“We no longer want merely to believe; we want to know. Belief demands the acceptance of truths which we do not fully comprehend. But things we do not fully comprehend are repugnant to the individual element in us, which wants to experience everything in the depths of its inner being. The only knowledge which satisfies us is one which is subject to no external standards but springs from the inner life of the personality…One must be able to confront an idea and experience it; otherwise one will fall into its bondage.”
– Rudolf Steiner
Life of the Soul
No definition of soul would be complete without spirit. In all honestly, spirit has been one of the more difficult words for me to experientially grasp, primarily due to its many uses and the theological “beliefs” that I have held from my earliest remembrance.
Spirit is a synergistic word intended to express the sum of mankind’s intellectual composition and is characteristically responsible for motion in the soul leading to action in the body.
People often use the word soul and spirit interchangeable to label the immortal part or essence of personhood that exist beyond death. Some go as far as to devise incredibly complex philosophical arguments in attempts to demonstrate the indestructible nature of human essence. For me, it is enough to know by faith, not philosophy, that something of my personhood is accountable beyond death. Therefore I will concede the immortal aspect of spirit/soul without dwelling on it for now.
What I find most interesting about the word spirit is how many confusing and contrary doctrines have crept into modern day Christendom based on the ambiguity of the word and cultivated by a mortal desire to have a one-size-fits-all explanation for everything. The fact remains, that spirit cannot be treated so carelessly as to mold the word into any specific doctrine without watering down its meaning. Keep in mind that spirit is the sum total of many distinct parts of the human intellect, yet the word, used loosely, can be applied in a variety of ways without ever revealing its complete meaning, much less its experiential truth.
“The spirit of man is the lamp of the LORD, searching all his innermost parts.”
- Proverbs 20:27
A Thinking Thing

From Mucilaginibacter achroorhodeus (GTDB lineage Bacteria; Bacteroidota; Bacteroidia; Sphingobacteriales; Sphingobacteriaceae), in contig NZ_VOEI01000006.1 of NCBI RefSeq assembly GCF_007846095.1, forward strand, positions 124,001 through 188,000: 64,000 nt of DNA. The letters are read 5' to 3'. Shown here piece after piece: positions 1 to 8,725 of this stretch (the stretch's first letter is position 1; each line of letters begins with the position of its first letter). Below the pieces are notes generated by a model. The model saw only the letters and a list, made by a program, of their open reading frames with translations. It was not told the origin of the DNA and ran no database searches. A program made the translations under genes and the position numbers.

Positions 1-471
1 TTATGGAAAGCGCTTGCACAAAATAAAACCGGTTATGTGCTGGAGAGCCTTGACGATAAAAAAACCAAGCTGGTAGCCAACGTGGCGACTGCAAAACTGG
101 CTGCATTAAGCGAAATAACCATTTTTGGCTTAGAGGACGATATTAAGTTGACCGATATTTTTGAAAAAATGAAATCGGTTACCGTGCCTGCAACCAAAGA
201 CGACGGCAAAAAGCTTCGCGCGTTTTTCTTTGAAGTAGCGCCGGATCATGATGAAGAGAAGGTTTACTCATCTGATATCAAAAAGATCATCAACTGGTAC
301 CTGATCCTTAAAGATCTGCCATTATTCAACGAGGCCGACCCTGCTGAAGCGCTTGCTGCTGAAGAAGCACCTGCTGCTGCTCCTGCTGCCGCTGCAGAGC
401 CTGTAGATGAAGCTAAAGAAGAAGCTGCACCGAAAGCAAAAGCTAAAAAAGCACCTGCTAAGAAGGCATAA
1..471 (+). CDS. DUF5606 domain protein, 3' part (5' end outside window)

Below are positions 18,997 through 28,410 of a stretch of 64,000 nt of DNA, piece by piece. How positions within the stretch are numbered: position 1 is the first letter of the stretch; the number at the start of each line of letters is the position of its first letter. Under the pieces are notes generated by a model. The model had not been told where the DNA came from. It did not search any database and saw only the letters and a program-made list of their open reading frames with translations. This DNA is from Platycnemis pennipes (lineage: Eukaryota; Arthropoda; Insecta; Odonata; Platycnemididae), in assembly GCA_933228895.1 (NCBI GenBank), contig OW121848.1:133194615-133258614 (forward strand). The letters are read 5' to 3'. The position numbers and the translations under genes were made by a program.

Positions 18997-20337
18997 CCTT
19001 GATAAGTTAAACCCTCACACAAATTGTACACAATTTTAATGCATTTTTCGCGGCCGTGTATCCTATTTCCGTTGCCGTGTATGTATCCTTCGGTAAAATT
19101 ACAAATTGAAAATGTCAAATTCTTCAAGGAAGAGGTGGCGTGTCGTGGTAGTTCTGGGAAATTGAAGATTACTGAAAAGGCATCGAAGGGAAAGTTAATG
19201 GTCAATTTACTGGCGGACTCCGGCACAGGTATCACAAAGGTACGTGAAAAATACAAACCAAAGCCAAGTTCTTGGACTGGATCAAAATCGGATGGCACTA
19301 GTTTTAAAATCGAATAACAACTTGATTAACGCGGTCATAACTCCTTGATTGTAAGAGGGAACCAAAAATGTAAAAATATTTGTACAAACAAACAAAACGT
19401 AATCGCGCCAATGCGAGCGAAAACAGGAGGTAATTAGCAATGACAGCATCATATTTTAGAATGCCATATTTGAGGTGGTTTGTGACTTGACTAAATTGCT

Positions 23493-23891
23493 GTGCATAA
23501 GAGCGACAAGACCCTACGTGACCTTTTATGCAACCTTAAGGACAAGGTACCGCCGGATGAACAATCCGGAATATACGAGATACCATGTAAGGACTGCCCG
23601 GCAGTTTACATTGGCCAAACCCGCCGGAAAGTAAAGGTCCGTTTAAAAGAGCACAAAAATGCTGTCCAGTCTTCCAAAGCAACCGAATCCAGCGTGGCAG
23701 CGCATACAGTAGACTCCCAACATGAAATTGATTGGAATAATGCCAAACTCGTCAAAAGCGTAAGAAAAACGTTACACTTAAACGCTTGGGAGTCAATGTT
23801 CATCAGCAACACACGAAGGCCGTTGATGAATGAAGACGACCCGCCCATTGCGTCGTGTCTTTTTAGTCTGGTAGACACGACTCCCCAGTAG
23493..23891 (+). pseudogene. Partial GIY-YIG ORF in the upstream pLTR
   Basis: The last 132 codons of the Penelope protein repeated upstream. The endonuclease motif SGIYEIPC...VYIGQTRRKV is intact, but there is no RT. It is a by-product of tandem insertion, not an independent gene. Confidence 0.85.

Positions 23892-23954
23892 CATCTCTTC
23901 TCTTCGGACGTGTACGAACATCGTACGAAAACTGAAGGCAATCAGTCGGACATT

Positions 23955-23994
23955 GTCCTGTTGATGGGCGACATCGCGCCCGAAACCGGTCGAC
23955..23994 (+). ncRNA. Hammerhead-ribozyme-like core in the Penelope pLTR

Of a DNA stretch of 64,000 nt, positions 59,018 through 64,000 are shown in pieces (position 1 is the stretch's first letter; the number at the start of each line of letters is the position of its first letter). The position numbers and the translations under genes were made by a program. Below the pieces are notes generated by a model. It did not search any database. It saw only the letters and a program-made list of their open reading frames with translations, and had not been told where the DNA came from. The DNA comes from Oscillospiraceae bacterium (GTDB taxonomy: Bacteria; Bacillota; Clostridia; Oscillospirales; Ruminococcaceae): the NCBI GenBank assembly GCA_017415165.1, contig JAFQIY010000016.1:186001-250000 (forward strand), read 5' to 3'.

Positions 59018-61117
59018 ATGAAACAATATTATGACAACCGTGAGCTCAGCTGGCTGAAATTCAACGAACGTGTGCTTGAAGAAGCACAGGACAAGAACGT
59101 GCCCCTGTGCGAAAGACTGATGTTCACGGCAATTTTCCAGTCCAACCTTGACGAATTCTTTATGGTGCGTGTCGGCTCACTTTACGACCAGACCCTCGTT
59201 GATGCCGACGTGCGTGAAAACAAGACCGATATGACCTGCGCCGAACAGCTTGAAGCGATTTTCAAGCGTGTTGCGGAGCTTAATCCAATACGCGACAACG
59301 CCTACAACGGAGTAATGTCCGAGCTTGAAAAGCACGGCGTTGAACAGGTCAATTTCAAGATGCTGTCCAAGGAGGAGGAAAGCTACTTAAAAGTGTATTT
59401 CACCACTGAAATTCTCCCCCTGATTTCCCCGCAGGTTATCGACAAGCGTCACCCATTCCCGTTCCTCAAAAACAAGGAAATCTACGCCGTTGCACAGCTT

Rene Descartes writes the following in Meditation II on First Philosophy. “But what, then, am I? A thinking thing, it has been said. But what is a thinking thing? It is a thing that doubts, understands, [conceives], affirms, denies, wills, refuses; that imagines also, and perceives. Assuredly it is not little, if all these properties belong to my nature. But why should they not belong to it? Am I not that very being who now doubts of almost everything; who, for all that, understands and conceives certain things; who affirms one alone as true, and denies the others; who desires to know more of them, and does not wish to be deceived; who imagines many things, sometimes even despite his will; and is likewise percipient of many, as if through the medium of the senses. Is there nothing of all this as true as that I am, even although I should be always dreaming, and although he who gave me being employed all his ingenuity to deceive me? Is there also any one of these attributes that can be properly distinguished from my thought, or that can be said to be separate from myself? For it is of itself so evident that it is I who doubt, I who understand, and I who desire, that it is here unnecessary to add anything by way of rendering it more clear. And I am as certainly the same being who imagines; for although it may be (as I before supposed) that nothing I imagine is true, still the power of imagination does not cease really to exist in me and to form part of my thought. In fine, I am the same being who perceives, that is, who apprehends certain objects as by the organs of sense, since, in truth, I see light, hear a noise, and feel heat. But it will be said that these presentations are false, and that I am dreaming. Let it be so. At all events it is certain that I seem to see light, hear a noise, and feel heat; this cannot be false, and this is what in me is properly called perceiving (sentire), which is nothing else than thinking.” – Rene Descartes